These requirements narrow the trade space and allow for the selection of a motor and corresponding power electronics topology, which will feed off the direct current bus from the power system.
For the initial search, the three engines referenced in Table 1 above were scrutinized to identify appropriate torque and power requirements. Initially, only direct-drive options were considered, as this enables the lowest-risk installation (although with increased weight and/or loss of efficiency). Additionally, the initial motors considered for the feasibility assessment were COTS options – which were generally not purpose-built for aviation (e.g. heavy).
Certainly, one of the major issues associated with direct drive motors is that the high torque required to drive the propeller results in a heavy motor that may not be operating at its most efficient point. For example, Figure 2 shows the power output of two candidate motors (YASA 400  and YASA 750 ) overlaid with the estimated power output of the Rotax 912S gasoline engine vs. propeller speed. (For reference, the Rotax 912S is unusual in light aviation engines, as it employs a 2.43:1 gearbox between the engine and the propeller. The O-360 and IO-550 motors referenced in this study are both direct drive.) Although this figure shows that the YASA 400 should meet the power output vs. propeller speed as a replacement for the Rotax 912S, the torque vs. propeller speed curves shown in Figure 3 tell a different story. Here, it becomes apparent that the heavier YASA 750 may be necessary unless a lower-torque, higher RPM propeller is used, or a gearbox is added to the motor.
Not surprisingly, the torque requirements imposed by a direct-drive propeller ended up driving the COTS motor selection. Thus, the power capabilities of many of the motors selected as part of the initial scaling studies were significantly higher than the power output necessary. A snapshot of the candidate motors and their associated parameters are given in Table 2. It should be noted that one major difference between ICEs and electric motors is that electric motors can have contingency power and torque ratings over 50% in excess of their maximum continuous values; it is usually the motor cooling in this case that limits maximum continuous power and torque. Hence, while some motors may seemingly have lower maximum continuous torque values, some consideration was made for the amount of time the motor would need to operate at higher torque (for example, takeoff).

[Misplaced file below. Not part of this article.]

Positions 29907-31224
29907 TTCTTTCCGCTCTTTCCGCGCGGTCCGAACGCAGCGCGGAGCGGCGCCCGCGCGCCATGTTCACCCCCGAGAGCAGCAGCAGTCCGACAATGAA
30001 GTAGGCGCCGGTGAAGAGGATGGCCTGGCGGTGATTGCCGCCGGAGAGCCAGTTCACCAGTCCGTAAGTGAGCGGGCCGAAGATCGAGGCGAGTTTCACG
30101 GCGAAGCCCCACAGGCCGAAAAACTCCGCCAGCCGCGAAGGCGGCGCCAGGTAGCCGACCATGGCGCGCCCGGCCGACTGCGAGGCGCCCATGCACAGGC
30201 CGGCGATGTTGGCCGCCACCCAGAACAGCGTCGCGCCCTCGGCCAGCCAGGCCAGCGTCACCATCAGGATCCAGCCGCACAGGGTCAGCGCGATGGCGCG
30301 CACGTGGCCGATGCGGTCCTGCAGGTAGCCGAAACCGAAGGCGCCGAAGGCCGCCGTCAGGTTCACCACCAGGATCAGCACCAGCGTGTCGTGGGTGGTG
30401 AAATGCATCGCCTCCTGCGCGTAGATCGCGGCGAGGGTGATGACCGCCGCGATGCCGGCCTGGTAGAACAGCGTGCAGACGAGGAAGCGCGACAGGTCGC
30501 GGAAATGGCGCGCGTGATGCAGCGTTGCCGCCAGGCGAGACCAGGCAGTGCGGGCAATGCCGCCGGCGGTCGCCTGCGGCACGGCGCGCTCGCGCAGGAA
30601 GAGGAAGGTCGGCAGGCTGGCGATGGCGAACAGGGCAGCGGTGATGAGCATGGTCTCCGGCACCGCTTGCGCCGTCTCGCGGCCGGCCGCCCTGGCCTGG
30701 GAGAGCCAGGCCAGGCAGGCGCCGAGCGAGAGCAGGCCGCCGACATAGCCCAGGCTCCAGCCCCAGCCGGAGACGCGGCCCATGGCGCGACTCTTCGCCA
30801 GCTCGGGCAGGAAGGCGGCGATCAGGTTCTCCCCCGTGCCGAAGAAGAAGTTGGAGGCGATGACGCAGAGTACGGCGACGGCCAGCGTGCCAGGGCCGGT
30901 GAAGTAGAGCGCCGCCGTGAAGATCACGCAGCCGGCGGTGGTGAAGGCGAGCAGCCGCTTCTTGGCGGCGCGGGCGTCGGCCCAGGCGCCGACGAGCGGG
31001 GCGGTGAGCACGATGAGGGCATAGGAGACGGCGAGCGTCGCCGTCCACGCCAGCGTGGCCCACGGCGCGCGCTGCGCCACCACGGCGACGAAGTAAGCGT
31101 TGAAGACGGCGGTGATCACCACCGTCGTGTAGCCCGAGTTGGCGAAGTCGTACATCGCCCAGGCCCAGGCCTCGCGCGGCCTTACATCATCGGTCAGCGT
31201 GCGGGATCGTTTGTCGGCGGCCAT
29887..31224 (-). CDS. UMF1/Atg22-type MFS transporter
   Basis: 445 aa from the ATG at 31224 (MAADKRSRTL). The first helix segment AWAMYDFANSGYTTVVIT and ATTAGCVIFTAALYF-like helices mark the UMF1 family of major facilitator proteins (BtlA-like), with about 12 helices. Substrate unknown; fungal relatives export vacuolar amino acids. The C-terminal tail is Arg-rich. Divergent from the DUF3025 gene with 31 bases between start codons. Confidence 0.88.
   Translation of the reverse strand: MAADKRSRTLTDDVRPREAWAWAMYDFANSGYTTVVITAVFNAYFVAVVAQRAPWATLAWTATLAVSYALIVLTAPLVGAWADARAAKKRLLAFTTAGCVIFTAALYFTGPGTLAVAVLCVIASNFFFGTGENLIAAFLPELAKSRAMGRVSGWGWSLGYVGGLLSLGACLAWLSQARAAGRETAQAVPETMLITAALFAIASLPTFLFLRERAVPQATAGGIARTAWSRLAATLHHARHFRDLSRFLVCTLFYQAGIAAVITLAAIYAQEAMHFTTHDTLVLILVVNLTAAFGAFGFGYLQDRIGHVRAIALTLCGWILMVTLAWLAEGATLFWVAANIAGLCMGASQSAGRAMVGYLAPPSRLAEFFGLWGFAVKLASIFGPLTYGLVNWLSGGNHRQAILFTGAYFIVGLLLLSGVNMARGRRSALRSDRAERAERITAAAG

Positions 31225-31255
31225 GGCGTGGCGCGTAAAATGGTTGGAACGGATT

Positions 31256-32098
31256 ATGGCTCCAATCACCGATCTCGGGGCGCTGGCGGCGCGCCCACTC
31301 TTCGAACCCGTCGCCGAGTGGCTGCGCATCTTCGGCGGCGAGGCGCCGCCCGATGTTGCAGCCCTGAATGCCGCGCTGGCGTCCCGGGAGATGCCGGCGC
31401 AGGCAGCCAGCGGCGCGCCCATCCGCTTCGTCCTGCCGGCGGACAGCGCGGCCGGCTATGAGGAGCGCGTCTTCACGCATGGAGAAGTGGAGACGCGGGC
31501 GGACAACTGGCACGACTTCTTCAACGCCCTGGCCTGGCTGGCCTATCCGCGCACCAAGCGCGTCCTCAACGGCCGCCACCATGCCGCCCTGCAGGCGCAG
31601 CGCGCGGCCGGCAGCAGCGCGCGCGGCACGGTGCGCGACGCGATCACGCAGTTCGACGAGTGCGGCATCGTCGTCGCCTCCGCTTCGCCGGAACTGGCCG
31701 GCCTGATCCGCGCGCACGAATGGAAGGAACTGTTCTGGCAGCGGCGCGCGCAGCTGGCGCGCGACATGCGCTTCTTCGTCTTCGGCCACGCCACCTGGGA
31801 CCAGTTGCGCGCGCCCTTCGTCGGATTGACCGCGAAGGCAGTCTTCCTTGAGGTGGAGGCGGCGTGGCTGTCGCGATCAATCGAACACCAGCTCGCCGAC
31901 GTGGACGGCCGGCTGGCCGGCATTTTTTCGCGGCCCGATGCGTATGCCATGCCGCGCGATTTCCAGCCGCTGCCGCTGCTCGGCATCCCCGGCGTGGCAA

Table 2: Initial electric motor parameters for three representative aviation engine replacements.
Replacement Class Electric Motor Mass Max. Cont. Power
Max. Cont. Torque
Efficiency at Cruise
Rotax 912S YASA 750  33 kg 50-90kW 400 N-m 92% Lycoming O-360-A4M UQM PowerPhase HD 250  83 kg 150kW 360 N-m 92% Continental IO-550N Siemens 261kW [30,31] 50 kg 261kW 1000 N-m 95%
Figure 2: Shaft power vs. propeller speed for two candidate replacement electric motors as compared to Rotax 912S.
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American Institute of Aeronautics and Astronautics